One limitation with Authelia I have come across is the restriction to only use one hardware security key at the time. An issue for that topic is open and while I could manipulate the sqlite-database with SQL (changing the key identifier and then registering additional keys) as a workaround, one key is sufficient for me as long as I have TOTP codes as a backup. Multiple key support is on the roadmap for version 4.38.0, so I’ll be holding my breath for now.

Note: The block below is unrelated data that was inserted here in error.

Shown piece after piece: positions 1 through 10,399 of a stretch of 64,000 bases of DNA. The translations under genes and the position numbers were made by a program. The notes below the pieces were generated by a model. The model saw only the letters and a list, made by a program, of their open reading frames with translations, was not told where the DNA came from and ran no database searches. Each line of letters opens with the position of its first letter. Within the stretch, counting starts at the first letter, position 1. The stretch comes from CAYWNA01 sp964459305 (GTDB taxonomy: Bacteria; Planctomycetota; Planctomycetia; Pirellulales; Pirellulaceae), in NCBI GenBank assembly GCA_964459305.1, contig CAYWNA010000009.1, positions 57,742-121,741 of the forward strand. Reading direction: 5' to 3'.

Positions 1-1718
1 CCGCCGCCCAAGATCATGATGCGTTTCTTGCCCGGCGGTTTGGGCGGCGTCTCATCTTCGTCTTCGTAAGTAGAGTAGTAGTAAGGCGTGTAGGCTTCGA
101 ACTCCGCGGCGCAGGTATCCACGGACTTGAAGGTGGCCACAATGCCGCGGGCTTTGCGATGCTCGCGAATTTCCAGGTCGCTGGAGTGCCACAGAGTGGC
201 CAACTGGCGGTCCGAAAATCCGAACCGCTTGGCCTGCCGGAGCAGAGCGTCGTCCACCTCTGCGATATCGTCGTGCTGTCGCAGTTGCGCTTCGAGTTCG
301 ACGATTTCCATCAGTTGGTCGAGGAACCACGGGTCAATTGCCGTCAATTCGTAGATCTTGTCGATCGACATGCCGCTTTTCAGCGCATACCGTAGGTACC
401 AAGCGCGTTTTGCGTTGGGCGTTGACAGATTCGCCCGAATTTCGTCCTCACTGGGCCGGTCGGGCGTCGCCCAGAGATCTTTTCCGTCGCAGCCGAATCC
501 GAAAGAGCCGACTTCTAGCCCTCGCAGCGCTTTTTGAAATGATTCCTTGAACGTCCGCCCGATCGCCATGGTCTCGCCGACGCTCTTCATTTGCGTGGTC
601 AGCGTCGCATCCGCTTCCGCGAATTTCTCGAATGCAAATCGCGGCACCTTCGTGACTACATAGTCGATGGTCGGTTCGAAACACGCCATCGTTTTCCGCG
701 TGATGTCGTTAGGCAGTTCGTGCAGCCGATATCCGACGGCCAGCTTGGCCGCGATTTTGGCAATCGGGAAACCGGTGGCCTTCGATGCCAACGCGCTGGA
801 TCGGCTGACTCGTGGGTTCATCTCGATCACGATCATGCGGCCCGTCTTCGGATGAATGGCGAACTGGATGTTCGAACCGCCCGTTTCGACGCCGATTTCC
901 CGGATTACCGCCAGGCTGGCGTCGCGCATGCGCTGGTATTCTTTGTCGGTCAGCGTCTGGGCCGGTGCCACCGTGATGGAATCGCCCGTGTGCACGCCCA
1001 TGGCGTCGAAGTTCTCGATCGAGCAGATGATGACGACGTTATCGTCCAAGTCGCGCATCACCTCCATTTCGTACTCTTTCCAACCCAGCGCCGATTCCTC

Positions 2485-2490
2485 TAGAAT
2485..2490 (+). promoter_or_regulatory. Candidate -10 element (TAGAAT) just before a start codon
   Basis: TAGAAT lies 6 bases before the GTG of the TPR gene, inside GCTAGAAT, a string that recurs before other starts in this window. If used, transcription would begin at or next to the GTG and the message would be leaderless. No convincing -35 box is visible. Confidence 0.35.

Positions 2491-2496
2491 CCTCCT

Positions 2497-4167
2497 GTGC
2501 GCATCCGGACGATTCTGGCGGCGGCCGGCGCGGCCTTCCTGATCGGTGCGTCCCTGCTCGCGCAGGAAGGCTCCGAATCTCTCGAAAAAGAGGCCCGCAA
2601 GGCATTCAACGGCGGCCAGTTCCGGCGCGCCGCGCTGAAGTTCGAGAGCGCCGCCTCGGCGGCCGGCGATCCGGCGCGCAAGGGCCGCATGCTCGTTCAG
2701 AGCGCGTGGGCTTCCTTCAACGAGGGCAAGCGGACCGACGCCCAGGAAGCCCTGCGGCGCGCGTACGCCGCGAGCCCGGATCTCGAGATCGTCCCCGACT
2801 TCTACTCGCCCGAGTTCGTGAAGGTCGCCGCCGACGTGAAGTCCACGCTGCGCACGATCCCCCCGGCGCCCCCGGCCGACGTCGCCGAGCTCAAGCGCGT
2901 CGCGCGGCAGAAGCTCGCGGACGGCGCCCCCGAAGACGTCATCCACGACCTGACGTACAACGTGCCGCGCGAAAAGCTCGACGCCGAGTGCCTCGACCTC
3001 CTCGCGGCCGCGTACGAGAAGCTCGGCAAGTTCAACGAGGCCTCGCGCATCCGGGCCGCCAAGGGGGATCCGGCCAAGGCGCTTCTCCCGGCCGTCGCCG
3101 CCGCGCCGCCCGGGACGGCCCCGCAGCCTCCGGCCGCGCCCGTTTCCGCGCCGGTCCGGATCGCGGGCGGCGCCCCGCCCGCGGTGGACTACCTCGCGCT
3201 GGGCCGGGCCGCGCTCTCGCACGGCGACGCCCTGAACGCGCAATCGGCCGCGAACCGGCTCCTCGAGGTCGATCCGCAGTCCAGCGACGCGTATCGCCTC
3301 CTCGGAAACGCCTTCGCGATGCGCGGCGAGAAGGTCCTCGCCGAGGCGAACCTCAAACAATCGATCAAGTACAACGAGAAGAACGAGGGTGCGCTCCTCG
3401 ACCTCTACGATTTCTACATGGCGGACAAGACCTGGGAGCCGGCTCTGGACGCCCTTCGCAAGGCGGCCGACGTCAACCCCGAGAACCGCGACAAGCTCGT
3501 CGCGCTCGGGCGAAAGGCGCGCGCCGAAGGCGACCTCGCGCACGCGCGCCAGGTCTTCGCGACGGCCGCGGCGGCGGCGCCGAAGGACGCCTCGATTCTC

While having this solution in place tempts me to expose more services outside of my own network this would defeat the purpose of adding extra security - in the end, I would also increase my attack vector. So instead of going wild configuring every other service out there, for now I am using Authelia just for what it is: an added layer on top of already exposed services. IF I changed my mind later on, there are multiple candidates to configure as well, however: Home Assistant requires a HACS plug-in for proxy-header authentication, paperless-ngx has this option built-in. Portainer, miniflux, and Gitea all support OIDC. FileRun and Bitwarden only offer this in their enterprise versions. For these I will stay the their native two-factor authentication, since I do want to avoid duplicate log-in screens.